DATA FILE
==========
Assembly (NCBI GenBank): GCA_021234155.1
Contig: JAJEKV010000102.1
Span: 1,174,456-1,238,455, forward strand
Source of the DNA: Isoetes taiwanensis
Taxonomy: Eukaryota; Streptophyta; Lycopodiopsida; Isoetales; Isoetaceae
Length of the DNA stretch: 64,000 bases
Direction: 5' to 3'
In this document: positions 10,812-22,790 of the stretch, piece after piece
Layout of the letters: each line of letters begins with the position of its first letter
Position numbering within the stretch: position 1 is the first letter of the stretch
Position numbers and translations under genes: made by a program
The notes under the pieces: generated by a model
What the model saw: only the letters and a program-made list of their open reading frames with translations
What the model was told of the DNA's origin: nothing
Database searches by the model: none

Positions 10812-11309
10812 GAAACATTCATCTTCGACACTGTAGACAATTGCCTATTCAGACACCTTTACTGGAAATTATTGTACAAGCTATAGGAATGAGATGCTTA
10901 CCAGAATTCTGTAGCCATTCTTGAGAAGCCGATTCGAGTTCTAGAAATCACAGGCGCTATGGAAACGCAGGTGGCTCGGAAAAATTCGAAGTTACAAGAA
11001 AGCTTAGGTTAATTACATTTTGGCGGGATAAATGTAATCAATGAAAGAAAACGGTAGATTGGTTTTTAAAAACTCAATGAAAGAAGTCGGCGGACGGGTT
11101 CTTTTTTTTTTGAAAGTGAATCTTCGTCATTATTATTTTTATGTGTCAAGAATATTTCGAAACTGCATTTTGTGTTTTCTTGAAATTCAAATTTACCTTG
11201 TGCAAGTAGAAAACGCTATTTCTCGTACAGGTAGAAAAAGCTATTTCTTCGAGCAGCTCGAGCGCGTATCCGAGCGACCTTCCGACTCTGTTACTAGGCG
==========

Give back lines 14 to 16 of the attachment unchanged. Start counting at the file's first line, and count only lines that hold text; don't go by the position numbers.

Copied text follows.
What the model was told of the DNA's origin: nothing
Database searches by the model: none

Positions 10812-11309